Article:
"Though they deny it, we know there are some HIV- positive people in this village. Mostly, the infection is passed on from men to women."

Explaining the history of drug trafficking in the State, Dr Khomdon Singh Lisam, Project Director of the Manipur State AIDS Control Society (MACS), says that this is such a thriving business that Moreh is also known as Millions of Rupees Enter Here.

But thanks to support from the MACS (through the National AIDS Control Society) and UNAIDS, a joint UN initiative for prevention and control of HIV/AIDS, a wide network of NGOs work out of Manipur, with the bulk of them working in the area of HIV/AIDS.

But most NGOs feel that HIV/AIDS and the drug addiction problems could be combated more effectively with better co-ordination between departments such as health, the police, the narcotics control bureau and the NGOs.

Mr Ryan Fernandes, administrator at Sahara, which works in the area of de-addiction, points out that the Government and the MACS are concentrating its efforts on the IDUs for HIV/AIDS prevention and control, but HIV/AIDS had already spread beyond the IDU population to the larger community.

Also the official figures - 300 HIV positive in Churachandur - were widely off the mark. "We know from our personal experience that there are about 1500 HIV positive people here."

The health care facilities required to provide treatment to such large numbers of people. Manipur's 2.3 million contribute to 0.2 per cent of its population but its officially declared HIV/AIDS population makes up 8 per cent of the country's HIV/AIDS numbers. NGOs like Sahara or MNP+, Shalom, and the rest do their best in organising some medical help for the HIV positive.

But questions like full-blown AIDS or anti-retroviral drugs elicit a wry smile from Mr Fernandes who says, "HIV-positive people die here of a common cold; to them, full-blown AIDS is a story and anti-retroviral drugs a luxury".

That is why organisations such as Sahara are fighting with funding agencies to allow them more flexibility in their de-addiction programmes.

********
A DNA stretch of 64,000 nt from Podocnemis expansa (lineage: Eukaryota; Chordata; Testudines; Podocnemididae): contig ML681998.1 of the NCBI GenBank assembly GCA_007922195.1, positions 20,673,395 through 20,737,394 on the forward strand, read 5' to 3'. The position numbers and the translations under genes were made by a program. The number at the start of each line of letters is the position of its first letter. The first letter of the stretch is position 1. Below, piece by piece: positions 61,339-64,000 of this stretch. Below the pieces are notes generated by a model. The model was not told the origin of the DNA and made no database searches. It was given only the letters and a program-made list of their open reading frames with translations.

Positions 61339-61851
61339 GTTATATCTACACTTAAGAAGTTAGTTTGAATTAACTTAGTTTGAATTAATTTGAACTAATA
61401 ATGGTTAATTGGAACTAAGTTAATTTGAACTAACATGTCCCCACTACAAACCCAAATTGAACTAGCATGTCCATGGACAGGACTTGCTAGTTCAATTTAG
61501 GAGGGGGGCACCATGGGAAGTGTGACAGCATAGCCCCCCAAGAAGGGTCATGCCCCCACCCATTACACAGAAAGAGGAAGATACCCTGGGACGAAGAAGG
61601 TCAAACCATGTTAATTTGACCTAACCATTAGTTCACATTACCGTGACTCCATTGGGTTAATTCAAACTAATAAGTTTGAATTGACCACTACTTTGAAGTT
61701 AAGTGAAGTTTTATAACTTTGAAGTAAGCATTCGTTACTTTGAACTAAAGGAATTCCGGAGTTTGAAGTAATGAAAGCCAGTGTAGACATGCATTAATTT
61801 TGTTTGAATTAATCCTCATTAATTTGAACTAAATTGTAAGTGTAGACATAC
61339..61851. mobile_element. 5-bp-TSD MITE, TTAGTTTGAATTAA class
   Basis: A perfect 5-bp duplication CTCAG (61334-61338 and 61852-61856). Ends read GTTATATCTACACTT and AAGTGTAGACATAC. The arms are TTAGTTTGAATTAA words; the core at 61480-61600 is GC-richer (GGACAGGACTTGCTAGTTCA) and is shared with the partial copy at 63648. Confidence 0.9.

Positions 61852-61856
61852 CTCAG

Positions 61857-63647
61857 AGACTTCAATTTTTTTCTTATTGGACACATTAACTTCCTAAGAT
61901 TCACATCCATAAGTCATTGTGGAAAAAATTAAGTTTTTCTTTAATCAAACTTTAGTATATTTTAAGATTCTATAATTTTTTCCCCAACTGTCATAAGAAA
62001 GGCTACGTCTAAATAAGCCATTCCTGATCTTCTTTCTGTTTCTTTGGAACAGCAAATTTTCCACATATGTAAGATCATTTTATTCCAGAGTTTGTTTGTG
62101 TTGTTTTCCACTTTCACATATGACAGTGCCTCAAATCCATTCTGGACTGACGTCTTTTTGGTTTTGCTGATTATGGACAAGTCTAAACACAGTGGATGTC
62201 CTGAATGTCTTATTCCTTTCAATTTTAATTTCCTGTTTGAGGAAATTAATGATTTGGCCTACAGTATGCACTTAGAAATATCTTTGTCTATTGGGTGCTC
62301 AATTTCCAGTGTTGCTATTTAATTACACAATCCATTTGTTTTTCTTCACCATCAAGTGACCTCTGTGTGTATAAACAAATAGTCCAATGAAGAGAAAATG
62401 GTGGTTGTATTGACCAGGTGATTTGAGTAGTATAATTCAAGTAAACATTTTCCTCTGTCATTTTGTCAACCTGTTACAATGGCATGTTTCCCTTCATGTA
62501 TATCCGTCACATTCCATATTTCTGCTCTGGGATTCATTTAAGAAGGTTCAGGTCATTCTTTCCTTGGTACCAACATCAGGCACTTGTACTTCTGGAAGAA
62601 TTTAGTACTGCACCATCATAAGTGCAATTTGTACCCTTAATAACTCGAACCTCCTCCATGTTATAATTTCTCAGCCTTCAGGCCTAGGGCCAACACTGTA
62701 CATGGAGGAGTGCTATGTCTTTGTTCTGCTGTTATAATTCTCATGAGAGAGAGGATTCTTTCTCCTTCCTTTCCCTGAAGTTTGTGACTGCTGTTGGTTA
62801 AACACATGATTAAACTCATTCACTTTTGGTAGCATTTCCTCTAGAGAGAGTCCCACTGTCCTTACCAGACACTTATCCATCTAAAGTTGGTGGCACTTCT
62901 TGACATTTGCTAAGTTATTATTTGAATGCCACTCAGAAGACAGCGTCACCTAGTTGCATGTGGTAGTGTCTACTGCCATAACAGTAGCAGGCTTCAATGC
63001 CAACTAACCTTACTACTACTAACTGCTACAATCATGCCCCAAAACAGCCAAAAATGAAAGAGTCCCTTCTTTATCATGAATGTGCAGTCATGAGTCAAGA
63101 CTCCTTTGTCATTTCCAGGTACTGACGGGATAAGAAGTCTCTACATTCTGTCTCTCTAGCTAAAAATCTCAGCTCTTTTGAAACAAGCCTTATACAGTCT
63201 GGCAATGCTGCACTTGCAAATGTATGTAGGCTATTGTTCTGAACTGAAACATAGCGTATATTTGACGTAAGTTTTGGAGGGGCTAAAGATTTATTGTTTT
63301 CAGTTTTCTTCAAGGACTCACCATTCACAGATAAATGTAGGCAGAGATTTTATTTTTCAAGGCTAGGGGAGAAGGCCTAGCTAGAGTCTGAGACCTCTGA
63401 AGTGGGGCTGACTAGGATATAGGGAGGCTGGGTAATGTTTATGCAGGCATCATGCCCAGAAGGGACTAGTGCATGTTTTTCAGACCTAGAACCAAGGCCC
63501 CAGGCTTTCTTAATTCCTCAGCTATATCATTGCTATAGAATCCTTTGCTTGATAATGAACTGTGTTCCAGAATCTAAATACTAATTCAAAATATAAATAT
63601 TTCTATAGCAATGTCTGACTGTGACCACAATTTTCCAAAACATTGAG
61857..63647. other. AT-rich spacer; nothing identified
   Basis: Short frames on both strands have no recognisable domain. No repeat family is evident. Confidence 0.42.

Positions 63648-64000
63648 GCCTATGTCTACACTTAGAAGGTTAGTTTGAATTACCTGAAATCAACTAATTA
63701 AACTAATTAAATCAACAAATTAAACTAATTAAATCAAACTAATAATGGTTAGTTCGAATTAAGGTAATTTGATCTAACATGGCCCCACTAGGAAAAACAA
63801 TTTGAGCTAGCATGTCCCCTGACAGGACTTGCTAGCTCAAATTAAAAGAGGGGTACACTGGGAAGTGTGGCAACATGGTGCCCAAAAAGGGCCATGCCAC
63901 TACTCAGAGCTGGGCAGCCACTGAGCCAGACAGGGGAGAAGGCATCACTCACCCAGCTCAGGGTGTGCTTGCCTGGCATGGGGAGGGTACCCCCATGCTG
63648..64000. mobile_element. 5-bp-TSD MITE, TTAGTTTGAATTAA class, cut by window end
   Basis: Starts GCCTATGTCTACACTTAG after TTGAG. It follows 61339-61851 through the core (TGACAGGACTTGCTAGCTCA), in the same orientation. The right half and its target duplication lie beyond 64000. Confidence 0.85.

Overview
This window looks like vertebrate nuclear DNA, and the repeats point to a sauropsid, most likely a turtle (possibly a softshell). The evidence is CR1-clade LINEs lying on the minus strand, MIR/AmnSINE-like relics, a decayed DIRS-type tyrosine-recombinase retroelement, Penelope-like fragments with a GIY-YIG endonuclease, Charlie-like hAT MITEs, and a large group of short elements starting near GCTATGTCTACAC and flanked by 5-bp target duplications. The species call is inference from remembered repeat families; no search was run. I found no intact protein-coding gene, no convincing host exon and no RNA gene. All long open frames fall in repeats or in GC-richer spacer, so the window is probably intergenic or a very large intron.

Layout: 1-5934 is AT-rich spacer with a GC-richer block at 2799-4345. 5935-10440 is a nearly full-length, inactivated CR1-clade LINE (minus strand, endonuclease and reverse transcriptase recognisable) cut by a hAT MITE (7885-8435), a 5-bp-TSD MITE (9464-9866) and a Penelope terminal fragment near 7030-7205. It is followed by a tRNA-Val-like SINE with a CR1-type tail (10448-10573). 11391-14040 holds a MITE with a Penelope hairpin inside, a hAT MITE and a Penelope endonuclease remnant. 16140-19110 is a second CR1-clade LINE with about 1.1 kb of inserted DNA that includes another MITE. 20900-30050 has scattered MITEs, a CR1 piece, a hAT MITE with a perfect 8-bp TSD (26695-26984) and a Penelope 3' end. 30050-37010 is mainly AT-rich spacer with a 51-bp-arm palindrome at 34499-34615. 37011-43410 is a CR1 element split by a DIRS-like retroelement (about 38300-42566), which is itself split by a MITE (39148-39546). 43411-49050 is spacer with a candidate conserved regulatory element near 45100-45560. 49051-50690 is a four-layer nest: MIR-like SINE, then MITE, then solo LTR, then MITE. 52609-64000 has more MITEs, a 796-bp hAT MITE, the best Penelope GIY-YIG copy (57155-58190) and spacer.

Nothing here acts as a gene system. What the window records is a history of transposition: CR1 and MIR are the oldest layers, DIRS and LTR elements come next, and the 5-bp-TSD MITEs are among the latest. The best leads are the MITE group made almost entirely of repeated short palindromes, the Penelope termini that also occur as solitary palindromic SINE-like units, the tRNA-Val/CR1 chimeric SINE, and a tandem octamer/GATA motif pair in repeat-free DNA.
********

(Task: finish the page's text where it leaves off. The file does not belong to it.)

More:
"In our de-addiction programme, we concentrate not only on drug or alcohol addiction. I know that if I put excessive pressure on a man not to take drugs or alcohol, I will only be pushing him to go back drugs or alcohol, the moment he leaves this place. But instead of looking at a four month or six month course, if we look at factors such as how to deal with anger, pain or loneliness, or family relationships, we will be helping him to develop a positive outlook, go back to society with confidence and make a success of his life."

Talking about alcohol, interestingly, Manipur is a dry state but the paradox is that you can get the best brand names in the world.

"Alcohol here is cheaper than in other States; in fact, it is big business here. You can get Indian-made liquor easily because of the presence of the security forces. They get IMFL at a fraction of the cost and a lot of it comes into the local market. Then in Moreh, on the Burma border, you can get the best of Scotch at half the price... Red Label, Black Label, Teachers, White Horse or whatever. There are a lot of people who buy it in Manipur and take it to other parts of India, thinking they are buying genuine stuff cheap. But most of it is spurious," says an NGO representative in Imphal.